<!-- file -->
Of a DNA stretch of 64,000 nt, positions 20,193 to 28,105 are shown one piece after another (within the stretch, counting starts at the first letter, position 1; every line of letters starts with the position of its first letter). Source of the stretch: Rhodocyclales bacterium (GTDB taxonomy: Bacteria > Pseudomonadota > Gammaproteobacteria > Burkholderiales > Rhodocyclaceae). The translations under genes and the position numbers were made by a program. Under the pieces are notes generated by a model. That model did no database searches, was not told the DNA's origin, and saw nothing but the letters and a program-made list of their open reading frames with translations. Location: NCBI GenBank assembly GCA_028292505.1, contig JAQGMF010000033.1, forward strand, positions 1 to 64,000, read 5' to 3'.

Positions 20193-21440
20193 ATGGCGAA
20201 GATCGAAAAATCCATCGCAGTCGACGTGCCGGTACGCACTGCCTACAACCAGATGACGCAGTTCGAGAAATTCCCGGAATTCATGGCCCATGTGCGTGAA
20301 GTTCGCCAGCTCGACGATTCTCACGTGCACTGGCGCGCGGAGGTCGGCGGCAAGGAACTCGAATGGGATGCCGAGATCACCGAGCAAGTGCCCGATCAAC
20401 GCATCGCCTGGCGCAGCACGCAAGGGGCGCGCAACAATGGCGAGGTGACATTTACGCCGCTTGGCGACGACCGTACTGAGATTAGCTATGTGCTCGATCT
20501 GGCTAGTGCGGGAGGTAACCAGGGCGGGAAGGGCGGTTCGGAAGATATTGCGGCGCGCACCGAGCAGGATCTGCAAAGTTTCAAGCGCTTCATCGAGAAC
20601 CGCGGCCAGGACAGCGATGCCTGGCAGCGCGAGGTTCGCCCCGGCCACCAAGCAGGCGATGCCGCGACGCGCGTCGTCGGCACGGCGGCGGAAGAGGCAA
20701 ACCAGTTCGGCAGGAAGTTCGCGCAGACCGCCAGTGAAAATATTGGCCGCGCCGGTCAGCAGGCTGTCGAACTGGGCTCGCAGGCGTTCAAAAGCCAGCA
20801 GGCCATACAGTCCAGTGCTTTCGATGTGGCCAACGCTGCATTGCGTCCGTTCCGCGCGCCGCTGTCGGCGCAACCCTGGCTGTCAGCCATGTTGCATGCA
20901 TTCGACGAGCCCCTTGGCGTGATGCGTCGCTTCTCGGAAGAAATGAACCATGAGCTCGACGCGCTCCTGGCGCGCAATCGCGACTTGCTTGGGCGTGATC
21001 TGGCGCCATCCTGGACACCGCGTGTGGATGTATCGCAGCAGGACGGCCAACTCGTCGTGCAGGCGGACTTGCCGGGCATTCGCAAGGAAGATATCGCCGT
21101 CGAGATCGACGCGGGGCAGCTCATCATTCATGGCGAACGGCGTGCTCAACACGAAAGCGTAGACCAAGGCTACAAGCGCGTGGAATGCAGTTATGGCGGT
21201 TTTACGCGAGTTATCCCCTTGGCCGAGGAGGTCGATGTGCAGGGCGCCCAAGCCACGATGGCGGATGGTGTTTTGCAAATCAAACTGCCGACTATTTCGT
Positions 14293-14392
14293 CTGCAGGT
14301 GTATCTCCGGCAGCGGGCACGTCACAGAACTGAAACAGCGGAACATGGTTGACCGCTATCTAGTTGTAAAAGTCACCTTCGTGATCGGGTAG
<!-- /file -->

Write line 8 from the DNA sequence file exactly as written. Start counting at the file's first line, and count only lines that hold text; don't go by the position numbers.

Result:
20601 CGCGGCCAGGACAGCGATGCCTGGCAGCGCGAGGTTCGCCCCGGCCACCAAGCAGGCGATGCCGCGACGCGCGTCGTCGGCACGGCGGCGGAAGAGGCAA